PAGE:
Projected lineups for Game 5

NEW YORK -- Here's a look at the projected lineups for Game 5 of the Eastern Conference Quarterfinal series between the New York Rangers and Ottawa Senators.

Sens forward Jesse Winchester (upper-body) is out with Mark Stone likely making his NHL debut in his place. The Rangers shuffled their lines a bit during practice Friday but should have no lineup changes, but defenseman Steve Eminger (ankle) said he is now day-to-day and could return at any time.

SENATORS

Milan Michalek - Jason Spezza - Bobby Butler
Erik Condra - Kyle Turris - Nick Foligno
Colin Greening - Zack Smith - Chris Neil
Mark Stone - Jim O'Brien - Zenon Konopka

Filip Kuba - Erik Karlsson
Jared Cowen - Sergei Gonchar
Chris Phillips - Matt Carkner

Craig Anderson
Ben Bishop

RANGERS

Artem Anisimov - Derek Stepan - Marian Gaborik
Brandon Dubinsky - Brad Richards - Ryan Callahan
Ruslan Fedotenko - Brian Boyle - Brandon Prust
Chris Kreider - John Mitchell - Mike Rupp

Ryan McDonagh - Dan Girardi
Marc Staal - Anton Stralman
Michael Del Zotto - Stu Bickel

Henrik Lundqvist
Martin Biron

Follow Dave Lozo on Twitter: @DaveLozo
Full Story ›|Email & Share Options ›|Print ›
Posted On Saturday, 04.21.2012 / 1:14 PM

By Dave Lozo -  NHL.com Staff Writer /NHL.com - Rangers vs. Senators series blog

Stone could make NHL debut for Senators

NEW YORK -- Mark Stone called his first trip to Manhattan a "culture shock."

He hopes his first NHL game, which will likely be Saturday night against the New York Rangers at Madison Square Garden, won't be quite as jarring or unsettling.

The 19-year-old who has spent the past four seasons with the Brandon Wheat Kings of the WHL is likely to make his professional debut for the Ottawa Senators in Game 5 of the Eastern Conference Quarterfinals with this best-of-seven series tied at 2-2. The 6-foot-2, 188-pound winger was taken in the sixth round of the 2010 NHL Draft and was recalled by the Senators on Monday with no expectations of cracking the lineup.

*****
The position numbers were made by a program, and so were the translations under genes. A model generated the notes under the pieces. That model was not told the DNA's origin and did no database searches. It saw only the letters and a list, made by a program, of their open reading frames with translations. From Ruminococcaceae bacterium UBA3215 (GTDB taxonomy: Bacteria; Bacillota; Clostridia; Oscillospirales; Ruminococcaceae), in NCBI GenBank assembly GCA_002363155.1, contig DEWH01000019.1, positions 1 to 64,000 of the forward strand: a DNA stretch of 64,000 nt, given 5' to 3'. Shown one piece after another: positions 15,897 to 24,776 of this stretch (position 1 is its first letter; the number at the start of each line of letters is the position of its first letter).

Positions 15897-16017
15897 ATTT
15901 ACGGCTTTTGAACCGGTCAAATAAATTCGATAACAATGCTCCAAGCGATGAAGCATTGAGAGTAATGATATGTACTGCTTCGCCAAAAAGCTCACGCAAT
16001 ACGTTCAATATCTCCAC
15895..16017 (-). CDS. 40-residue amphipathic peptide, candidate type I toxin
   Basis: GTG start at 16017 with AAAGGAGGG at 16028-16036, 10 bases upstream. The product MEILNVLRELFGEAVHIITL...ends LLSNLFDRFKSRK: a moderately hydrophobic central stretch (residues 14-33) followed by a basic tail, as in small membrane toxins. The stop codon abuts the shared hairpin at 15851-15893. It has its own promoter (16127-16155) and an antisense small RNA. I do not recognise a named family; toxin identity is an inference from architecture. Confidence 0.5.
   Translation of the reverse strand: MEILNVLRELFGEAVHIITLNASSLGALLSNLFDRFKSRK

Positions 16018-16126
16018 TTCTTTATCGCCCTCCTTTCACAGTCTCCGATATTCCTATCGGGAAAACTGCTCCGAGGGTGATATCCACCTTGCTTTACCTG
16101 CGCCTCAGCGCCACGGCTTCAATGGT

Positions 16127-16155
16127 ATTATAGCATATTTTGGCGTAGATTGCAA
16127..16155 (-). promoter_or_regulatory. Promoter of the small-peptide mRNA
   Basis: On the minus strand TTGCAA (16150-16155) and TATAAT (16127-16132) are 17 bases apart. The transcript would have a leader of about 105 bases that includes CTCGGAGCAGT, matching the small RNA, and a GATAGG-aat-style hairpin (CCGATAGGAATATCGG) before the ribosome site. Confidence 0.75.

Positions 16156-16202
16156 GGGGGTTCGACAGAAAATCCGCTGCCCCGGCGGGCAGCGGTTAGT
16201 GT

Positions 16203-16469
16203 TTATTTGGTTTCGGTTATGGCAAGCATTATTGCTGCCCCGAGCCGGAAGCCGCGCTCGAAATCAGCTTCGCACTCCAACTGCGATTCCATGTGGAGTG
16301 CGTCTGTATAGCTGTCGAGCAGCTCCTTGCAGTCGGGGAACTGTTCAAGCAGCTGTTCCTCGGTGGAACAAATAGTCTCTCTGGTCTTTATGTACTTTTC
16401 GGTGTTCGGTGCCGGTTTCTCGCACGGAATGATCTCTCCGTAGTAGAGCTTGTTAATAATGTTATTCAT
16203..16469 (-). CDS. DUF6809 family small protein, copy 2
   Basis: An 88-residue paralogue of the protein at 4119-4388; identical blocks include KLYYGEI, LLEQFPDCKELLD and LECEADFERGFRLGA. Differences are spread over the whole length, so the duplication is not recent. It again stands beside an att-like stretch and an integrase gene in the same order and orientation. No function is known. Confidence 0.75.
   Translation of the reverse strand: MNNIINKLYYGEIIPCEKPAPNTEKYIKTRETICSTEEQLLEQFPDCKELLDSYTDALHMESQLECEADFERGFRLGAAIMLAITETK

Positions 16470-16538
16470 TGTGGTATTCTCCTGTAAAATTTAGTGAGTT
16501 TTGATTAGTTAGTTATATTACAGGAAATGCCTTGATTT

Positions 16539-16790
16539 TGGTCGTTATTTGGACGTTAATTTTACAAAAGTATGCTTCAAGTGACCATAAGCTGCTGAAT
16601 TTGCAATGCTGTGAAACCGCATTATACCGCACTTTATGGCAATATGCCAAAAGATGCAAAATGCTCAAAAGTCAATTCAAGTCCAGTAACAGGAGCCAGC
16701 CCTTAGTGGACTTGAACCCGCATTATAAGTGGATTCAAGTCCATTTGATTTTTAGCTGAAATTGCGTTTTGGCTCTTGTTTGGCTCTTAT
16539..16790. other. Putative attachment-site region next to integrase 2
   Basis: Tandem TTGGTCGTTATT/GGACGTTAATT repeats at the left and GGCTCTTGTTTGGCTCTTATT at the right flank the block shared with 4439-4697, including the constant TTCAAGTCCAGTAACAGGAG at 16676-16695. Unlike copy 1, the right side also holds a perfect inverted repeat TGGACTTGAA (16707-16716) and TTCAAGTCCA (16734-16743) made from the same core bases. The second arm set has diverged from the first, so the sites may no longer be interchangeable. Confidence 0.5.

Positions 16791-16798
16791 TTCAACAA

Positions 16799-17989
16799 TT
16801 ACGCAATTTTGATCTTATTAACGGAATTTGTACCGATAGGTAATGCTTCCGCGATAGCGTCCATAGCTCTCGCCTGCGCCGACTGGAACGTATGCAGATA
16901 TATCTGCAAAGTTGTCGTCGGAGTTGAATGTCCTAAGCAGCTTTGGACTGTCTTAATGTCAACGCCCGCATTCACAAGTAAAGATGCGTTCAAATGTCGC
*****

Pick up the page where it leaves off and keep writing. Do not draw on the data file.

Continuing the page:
But an upper-body injury to forward Jesse Winchester during Game 4 opened a spot in the lineup which will likely be filled by Stone, who skated on the team's fourth line at practice with Jim O'Brien and Zenon Konopka.

"I came to Ottawa with no expectations," Stone said. "I just wanted to be around that playoff atmosphere and if I can get in, that'll be something special for me. I just want to help the team the best I can."

Coach Paul MacLean wouldn't confirm his lineup, but talked about what Stone would bring to the table.

"We're keeping everything open at this point," MacLean said. "He's a good young player and has had a big year. He has a big scoring ability, good size. If we choose to use him, I'd like to have him on the power play."

Stone participated in the 2012 World Junior Championships for Team Canada and finished fourth in scoring with seven goals and three assists in six games. Stone's early time in Brandon was marred by a concussion and thumb injury during the 2008-09 season that limited him to 39 games.

Stone broke out in a big way over the next two seasons, with 37 goals and 69 assists in 71 games in 2009-10 and 41 goals and 82 assists in 66 games this season.

Making the jump from junior hockey to the Stanley Cup Playoffs can be daunting, but teammate Nick Foligno believes Stone has the temperament to do it.

"I remember doing it and I had a little more time with training camp and things like that, but he's been thrown in to the fire so to speak with the NHL playoffs," said Foligno, who went from the OHL to the NHL with a 28-game stint in the AHL in between at the start of the 2007-08 season. "He doesn't have a lot of break-in time. He's handled it really well. He's a quiet guy and he's a happy-go-lucky kid who's enjoying being here. I think that will bode well for him."

Foligno's advice, despite Saturday night being the most pressure-packed game of the season for the Senators, is to relax and enjoy the situation as much as possible.

"I think sometimes you come in and try to do too much," Foligno said. "I think we want to see him play the way that got him here. It's the only offer I can give him and just have as much fun with it as possible because it's a blast. There's a lot of pressure, but if you can get some fun out of it, it makes it really enjoyable and hopefully he'll do really well."

Follow Dave Lozo on Twitter: @DaveLozo
Full Story ›|Email & Share Options ›|Print ›
First | Prev | 775 | 776 | 777 | 778 | 779 | 780 | 781-786 | Next | Last
Quote of the Day

I feel that responsibility, I've felt it for the last two years. We core guys get a lot of minutes, we get a lot of opportunity out there. Our teammates, the organization and fans look to us to be the guys to put the puck in the net and to create momentum out there.

— Jordan Eberle on taking his game and the Edmonton Oilers to the next level